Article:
Riverdale Park Charrette

On Tuesday August 24th, I went to a Riverdale Park Charrette at the Toronto Design Exchange. The DX is a nonprofit organizations supporting and promoting Canadian design and is housed in the old Toronto Stock Exchange building. The DX always gives me a sense of historical design and accomplishment – things have happened here to shape Toronto and Canada.

The Riverdale Park Charrette was a treat to attend and participate in. I was surrounded by architects, landscape architects, community stakeholders from the library, Chinese Business Chambers of Commerce, residents, City Councillor Paula Fletcher, City of Toronto Parks and Recreation employees and Bridgepoint Health representatives. The setting was very professional and directed towards results.

The morning began on a lighter note, each team created a playdoh ideal Mayoral candidate. There were a many overlapping qualities. An open heart, hands reaching out to the community, grounded, big brain, visionary, voice of the people, sense of humour, listening skills and arts and environmental interested.

Then we had a long and in-depth description of the site, site restrictions, and current site activities.

As a group we addressed goals and concepts for the design of the park site. Through dotmetrics we determined the top 5 concepts for the design portion of the day. I was surprised that the whole process was very orderly and VERY quiet, something I am not accustomed to when I do Action Mapping with coloured post-it notes and encouraged collaboration.

By the end of the day, I am happy to say that our Team had the most colourful solution of pathways, community based projects, and something that pleased every team member – who were representing a full spread of interests. Our team offered a full accessible walkway that doubled as a sitting area and amphitheatre, a picnic area near Bridgepoint Health, a market place for kiosk vendors, a legalized graffiti wall to promote public art and expression, a tinker town area for hands-on intergenerational learning, a pathway to healthy living with exercise stations and a grand idea to have a hot air balloon viewing station.

The Riverdale Park Charrette brought me back to my architecture roots and reminded me that my foundations are strong in design, but I am proud to say that I do keep community building and social return as my highest priority.

Puzzling Discovery

While putting together a 3D Empire State Building puzzle with 3 of my friends I learned some lessons of team bonding, using your strengths, recognizing your weaknesses and supporting your team mates. We pulled out all the pieces, put the hockey game on and set ourselves a goal to finish in 4 hours; we thought this was going to be a leisurely addition to our evening, it quickly turned in an educating experience. As we began sorting the pieces, it was evident that we each had very different strengths.

Ed and Troy were only interested in participating when the hockey game was boring or during a commercial, their attention level was waning. Wandee and I were much more dedicated to the process. Wandee has her puzzle strategy well honed, I followed suit as she started to sort the pieces by colour. After we sorted all the pieces into colour we started assembling the pieces. I found that I am a better support puzzle participant. I was very good at sorting pieces with fine detail, finding specific pieces to finish a section and supporting the Wandee as she speedily put section after section together, but alas I was not keen on how slow my sections were coming together, I felt ineffective on my own but much better as part of the puzzle team.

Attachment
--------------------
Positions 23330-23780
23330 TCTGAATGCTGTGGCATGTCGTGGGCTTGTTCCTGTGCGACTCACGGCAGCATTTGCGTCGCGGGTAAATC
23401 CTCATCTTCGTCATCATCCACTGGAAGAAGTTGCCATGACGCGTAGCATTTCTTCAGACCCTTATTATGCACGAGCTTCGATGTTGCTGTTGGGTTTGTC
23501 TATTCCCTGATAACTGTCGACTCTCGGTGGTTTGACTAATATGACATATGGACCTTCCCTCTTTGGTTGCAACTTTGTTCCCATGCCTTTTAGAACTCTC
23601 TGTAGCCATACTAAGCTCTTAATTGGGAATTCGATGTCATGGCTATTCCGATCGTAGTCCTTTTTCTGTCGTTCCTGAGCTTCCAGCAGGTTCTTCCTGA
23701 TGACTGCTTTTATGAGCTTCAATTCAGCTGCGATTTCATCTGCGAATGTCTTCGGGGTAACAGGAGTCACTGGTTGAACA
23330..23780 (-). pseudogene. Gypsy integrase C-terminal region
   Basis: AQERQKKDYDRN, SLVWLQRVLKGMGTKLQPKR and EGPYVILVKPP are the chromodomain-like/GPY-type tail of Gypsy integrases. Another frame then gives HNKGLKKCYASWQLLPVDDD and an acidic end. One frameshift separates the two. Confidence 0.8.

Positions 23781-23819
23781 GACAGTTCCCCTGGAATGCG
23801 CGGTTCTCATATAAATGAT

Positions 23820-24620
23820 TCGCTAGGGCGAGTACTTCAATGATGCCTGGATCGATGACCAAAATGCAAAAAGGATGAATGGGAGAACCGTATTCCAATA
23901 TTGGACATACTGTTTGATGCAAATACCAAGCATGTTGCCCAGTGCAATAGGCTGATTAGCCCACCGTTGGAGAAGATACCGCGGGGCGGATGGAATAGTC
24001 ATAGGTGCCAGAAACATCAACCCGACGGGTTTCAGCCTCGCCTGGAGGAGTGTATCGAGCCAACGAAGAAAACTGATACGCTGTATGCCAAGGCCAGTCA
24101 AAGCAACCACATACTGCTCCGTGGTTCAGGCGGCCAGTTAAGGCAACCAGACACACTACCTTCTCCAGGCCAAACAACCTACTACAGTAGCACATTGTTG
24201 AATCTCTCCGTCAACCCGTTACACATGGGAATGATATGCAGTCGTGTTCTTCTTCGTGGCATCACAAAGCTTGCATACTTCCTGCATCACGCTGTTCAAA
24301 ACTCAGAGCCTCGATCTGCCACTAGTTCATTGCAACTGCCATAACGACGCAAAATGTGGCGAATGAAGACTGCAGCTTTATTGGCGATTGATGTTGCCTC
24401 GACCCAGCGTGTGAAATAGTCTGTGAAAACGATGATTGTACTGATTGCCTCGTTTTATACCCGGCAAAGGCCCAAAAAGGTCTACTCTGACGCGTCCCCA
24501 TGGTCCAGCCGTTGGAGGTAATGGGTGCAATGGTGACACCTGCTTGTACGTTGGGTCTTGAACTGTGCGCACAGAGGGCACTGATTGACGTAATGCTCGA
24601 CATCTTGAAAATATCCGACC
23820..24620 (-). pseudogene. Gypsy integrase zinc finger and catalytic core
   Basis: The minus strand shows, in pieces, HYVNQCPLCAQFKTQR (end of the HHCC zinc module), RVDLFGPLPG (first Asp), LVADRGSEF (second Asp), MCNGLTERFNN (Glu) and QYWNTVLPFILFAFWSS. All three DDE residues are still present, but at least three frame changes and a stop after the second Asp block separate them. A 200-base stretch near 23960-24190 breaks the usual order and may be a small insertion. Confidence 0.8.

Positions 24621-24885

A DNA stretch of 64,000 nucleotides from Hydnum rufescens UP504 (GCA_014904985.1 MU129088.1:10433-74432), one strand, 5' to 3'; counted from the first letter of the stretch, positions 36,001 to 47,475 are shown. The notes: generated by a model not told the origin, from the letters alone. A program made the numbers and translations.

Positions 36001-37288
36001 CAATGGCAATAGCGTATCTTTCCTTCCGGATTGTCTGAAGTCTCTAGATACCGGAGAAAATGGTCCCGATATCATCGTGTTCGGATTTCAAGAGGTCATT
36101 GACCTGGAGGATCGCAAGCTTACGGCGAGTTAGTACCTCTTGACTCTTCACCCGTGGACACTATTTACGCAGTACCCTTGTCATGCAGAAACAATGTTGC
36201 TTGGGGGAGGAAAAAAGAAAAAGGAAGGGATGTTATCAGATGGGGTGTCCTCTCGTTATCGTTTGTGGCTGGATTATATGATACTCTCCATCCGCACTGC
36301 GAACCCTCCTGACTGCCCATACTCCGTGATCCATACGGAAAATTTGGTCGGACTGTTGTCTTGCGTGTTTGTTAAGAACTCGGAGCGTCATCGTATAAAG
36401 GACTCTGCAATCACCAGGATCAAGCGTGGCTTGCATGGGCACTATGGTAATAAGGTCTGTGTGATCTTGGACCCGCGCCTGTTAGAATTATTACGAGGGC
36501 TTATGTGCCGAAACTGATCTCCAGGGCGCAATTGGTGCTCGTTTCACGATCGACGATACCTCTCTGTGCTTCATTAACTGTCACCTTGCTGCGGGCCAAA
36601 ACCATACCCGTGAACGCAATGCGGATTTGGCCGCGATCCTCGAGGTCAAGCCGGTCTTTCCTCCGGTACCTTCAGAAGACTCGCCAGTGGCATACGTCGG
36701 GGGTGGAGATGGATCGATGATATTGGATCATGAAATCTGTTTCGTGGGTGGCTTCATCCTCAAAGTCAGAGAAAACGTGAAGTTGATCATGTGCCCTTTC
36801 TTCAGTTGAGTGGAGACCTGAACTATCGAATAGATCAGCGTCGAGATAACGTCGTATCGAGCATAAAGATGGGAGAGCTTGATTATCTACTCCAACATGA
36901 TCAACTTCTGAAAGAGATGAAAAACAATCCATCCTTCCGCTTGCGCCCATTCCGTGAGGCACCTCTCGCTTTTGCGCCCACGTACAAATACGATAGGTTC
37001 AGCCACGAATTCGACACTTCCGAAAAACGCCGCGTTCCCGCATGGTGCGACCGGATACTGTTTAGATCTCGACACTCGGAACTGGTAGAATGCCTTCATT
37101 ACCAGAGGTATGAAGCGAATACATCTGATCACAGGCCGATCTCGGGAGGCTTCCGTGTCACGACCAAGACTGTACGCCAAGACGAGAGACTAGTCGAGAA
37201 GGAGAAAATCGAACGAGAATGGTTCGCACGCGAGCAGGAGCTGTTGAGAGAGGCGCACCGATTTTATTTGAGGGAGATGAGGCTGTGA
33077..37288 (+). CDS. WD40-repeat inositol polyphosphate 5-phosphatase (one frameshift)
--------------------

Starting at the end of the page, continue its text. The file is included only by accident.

Eventually, we put the whole thing together and it was very satisfying, unfortunately we were far over schedule we actually had to take a break, go to sleep and finish the next morning. So even though it took 2 times longer than anticipated it was surprisingly fun! Wandee was truly the puzzle hero of the weekend, she was so focused, deliberate and would have stayed up all night to finish it if we had let her.

A moment captured in concrete

This is the pinnacle memory I have that solidified my passion for community engagement. I remember specifically watching that one young gentleman scavenge the supplies to find the right pieces, taking extra care to make sure his tile was exactly the way he pictured it while ignoring his classmates as they made comments about how long his 1 tile was taking compared to their 2 or 3 tiles and instead spent all his time carefully creating this masterpiece. Thank you!

Building blocks

Lego pieces are well known as interlocking building blocks.

Lego pieces build foundations.

Lego pieces are better together than alone.

While at the Canadian Centre for Architecture, there was a wall of lego pieces, this sparked a conversation between Ed and I about lego pieces and the way they represent different people.

There are the “regular” pieces – they connect with everything, they are the solid foundations, they are the pieces that are reliable, workable, trustworthy and are part of every connection.

Then there are the “unique” pieces – they are parts of special connections, they build bridges, they are the pieces that are intricate, independent, experimental and stand apart from the rest.

Ed pointed out that he is a “regular” piece, he is part of the bigger picture and is always part of a team. The colour of the pieces may change, but all the “regular” pieces follow a certain pattern, they support the structure and value their positions.

Ed said I am a “unique” piece, I am different than the “regular” pieces but fit in with them to build structures. The “unique” piece is always going to be recognizable as different and will be easily picked out from the rest.

All the pieces work together, they play together in a box and are all happy to build something new and magnificent. What kind of Lego piece are you?

ArtReach Toronto Showcase

Tonight I watched a year-end “graduation” showcase of fashion, singing, dancing, spoken word and expression.

ArtReach Toronto is a program designed to support arts initiatives that engage youth who have experienced exclusion in under-served areas of Toronto.

I think it is a great opportunity for youth to get a chance to experience what art and creativity can do for them. I really enjoyed the spoken word pieces. One was a man’s poem entitled “Mr. Immigration Officer” he very passionately expressed the power an immigration officer has over a new immigrant and the kind of racism they experience. The second one was one side of a conversation of a catholic school girl’s experience identifying her sexuality, it was both eye opening and humorous. Another man read excerpts from his book in progress about his experiences as a fourth generation Japanese Canadian. All pieces were well prepared and thoughtful.

It was all amazing and inspiring.

Camp Magic

I am a city girl through and through, a statement I am reminded of when we took a walk down memory lane around my brother’s summer camp. As I carefully find my footing as we walk from rock to rock, I watch my brother move swiftly as if he were there yesterday as he points out all his favourite spots. From age 11-16, my brother went away every summer for 1 month to an all boys away camp. From my point of view, he would disappear and I assumed he would spend his time staying up late, not showering and doing “boy” things. Little did I know that his time there would prove to be much more valuable than even he knew.